Feline fur flip-out
The fur was flying outside the Chinese Consulate on St. George Monday, February 6, over China's involvement in the skinning of dogs and cats for fur for export.
About two dozen animal rights protestors from Canadians Against Dog and Cat Fur (CADCF), some of whom brought their pooches, took part in the international day of protest to urge a boycott of all goods made in China until it enacts a ban on the dog and cat fur trade and the live skinning of any fur-bearing animal.
According to CADCF, more than 2 million cats and dogs are rounded up and slaughtered for their fur, mainly in China, but also in Thailand, the Philippines and the Czech Republic.
The skins are used for fur-lined garments (some of which are exported to Canada, allegedly under false labels) because, says CADCF spokesperson Ariel Lang, "they're cheaper to produce than synthetics."
"This is unacceptable," says Lang, who's seen gory video footage shot by international humane societies showing, in some instances, the skinning of live dogs for their fur.
"Some of the dogs I saw had collars, so they were somebody's," she says.
Consulate spokesperson Yan Sun doesn't deny outright that the practice takes place, but says, "If these practices [occur], they can only be treated as isolated cases."
Sun says the State Council Information Office, along with wildlife conservation authorities, held a conference last month to address the comprehensively regulated breeding and skin-taking techniques used on fur-bearing wildlife.
The Fur Council of Canada, meanwhile, says it doesn't use domestic cat and dog hair and insists it has a monitoring system that ensures animal fur is correctly labelled.
The council's executive VP, Alan Herscovici, calls animal rights activists' condemnations "cultural imperialism trying to make [Chinese fur traders] sound barbaric."
"In North American shelters, we euthanize millions of dogs and cats' we're wealthy enough to throw them away. But in parts of China dog is regarded as prized meat."
Greece, Italy, France, Switzerland and Belgium already have laws banning dog and cat fur imports.
Canada's Department of Foreign Affairs and International Trade claims the monitoring of imports is not part of its mandate.
However, DFAIT spokesperson Brooke Grantham says, "We're not aware of any cat or dog fur products being imported. I don't think there's really a market for them in Canada."
Unless, of course, the furs are being passed off as something else.
Snow good solution
This winter's milder temps and lack of snow may have global warming types freaked, but other eco-activists - those concerned about the toxic discharges of melting snow from snow dumps into the Don River - are breathing a little easier. But perhaps not for long.
The city is planning to stop dumping at three sites located in the Don Valley (at Pottery Road, Bloor/Bayview and North Keelesdale). That's the good news. The Task Force to Bring Back the Don has been itching to incorporate the valley-land sites into its system of marshlands.
"We could establish marshes and more river meanders," says task force vice-chair Aynsley Morris. "We'll have so many opportunities to increase wildlife habitat and improve the health of the river through natural filtration."
The problem is the alternative -- namely, using melters (which create a thermal cloud that elevates chloride levels) at proposed sites at Ontario Place, Ashbridges Bay and the foot of York Street. Not to mention the associated energy costs of melting snow in giant vats of hot water.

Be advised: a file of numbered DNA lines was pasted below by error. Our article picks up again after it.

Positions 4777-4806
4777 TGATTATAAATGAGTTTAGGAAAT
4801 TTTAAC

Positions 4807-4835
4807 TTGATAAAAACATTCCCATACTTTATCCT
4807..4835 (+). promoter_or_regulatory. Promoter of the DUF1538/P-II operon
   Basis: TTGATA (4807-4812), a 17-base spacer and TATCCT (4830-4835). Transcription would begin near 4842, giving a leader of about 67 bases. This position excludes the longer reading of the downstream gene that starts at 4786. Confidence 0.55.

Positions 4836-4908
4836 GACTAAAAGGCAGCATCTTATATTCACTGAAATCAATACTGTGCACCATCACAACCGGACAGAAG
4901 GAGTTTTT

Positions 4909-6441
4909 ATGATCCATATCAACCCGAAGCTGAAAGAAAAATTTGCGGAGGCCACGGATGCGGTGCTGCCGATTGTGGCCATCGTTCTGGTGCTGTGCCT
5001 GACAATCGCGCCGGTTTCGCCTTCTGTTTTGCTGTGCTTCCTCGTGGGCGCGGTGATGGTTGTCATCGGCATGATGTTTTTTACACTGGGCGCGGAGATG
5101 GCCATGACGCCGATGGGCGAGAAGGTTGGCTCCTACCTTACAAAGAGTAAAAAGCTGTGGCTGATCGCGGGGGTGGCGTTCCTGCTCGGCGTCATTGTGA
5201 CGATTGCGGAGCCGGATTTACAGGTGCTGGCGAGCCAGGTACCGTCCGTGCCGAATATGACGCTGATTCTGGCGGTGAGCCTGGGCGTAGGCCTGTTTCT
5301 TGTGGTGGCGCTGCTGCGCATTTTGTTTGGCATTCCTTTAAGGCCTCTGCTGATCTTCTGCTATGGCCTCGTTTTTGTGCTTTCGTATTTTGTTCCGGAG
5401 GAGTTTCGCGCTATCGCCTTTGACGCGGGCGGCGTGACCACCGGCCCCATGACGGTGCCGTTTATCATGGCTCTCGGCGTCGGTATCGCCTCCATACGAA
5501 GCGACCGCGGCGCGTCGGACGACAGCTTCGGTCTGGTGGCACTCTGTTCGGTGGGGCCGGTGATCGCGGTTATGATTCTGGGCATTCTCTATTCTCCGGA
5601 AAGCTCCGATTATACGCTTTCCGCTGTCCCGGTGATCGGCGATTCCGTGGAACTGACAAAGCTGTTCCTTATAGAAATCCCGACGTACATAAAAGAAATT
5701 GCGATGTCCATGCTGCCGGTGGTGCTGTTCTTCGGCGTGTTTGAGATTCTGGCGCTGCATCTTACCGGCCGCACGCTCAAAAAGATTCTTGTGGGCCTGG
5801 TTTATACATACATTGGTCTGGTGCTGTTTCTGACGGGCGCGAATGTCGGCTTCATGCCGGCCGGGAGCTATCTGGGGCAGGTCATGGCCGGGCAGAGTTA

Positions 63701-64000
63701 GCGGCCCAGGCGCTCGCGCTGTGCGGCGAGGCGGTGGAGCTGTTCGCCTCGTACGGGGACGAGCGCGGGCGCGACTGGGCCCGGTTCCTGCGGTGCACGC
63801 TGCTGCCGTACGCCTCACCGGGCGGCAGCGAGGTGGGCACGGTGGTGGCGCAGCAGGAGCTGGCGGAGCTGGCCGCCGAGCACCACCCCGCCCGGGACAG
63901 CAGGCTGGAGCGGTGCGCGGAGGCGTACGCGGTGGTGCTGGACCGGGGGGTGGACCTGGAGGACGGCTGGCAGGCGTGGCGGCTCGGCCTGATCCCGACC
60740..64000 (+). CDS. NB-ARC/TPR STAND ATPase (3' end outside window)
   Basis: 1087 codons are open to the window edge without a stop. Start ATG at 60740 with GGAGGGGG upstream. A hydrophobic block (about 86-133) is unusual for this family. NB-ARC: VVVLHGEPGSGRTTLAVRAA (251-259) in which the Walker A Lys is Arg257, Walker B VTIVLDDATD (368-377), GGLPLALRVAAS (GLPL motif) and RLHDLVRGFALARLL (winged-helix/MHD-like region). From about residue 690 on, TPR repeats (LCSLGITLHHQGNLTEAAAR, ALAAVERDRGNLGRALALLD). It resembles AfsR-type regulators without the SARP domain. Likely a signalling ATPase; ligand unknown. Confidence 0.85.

"Then that hot yucky water goes to the Ashbridges Bay Treatment Plant" and into our water supply, notes RiverSides Stewardship Alliance executive director Kevin Mercer.
"The solution is to have a centralized facility that has an oil/grit separator and a containment system that keeps the runoff water from contaminating water courses. This would be something that polishes the grit off the water and holds it in a pot so you would be able to slowly release the chloride into the water so it is diluted appropriately in the receiving water body."
Romualdo D'Ippolito, manager of surface management for transportation services, says the city's also looking into other disposal sites, radiant heat technology and redesigning the mobile melter technology.
"At the other sites, we want to build water retention so the sediments can be discharged into the stream in a controlled way," he says.
Distillery fest history
The jazzy sounds of horns and strings won't be echoing off the historic walls of the Distillery District this year.
Fringe Jazz Toronto, the non-profit that's put on the Distillery Jazz Festival for the past three years, has had to pull the plug on the event after Dynamic Mutual Funds withdrew as lead sponsor. Dynamic helped keep the fest, which was labouring under a large deficit in its second year, afloat.
The reason for its decision is unclear. All Dynamic VP of marketing Simon Hitzig will say is that the group is "allocating resources elsewhere. It was a great event, [but] we're ready for something new."
Jazz-FM radio host Brad Barker suggests that attendance may have lagged because the Distillery fest was a ticketed event and not more family-and pedestrian-friendly, like the Beaches fest, for example. The unfortunate part for jazz lovers, says Barker, is that it's ticketed events like the Distillery's and Downtown Jazz Festival that attract new, more cutting-edge acts.
Cityscape Property Management Corp. has offered organizers some funding as long as they come up with matching funds before mid-March.
But festival artistic director Larry Rossignol is doubtful. He says the group has already spent months looking for a replacement, with no luck.
"Maybe we were just too ambitious," he says.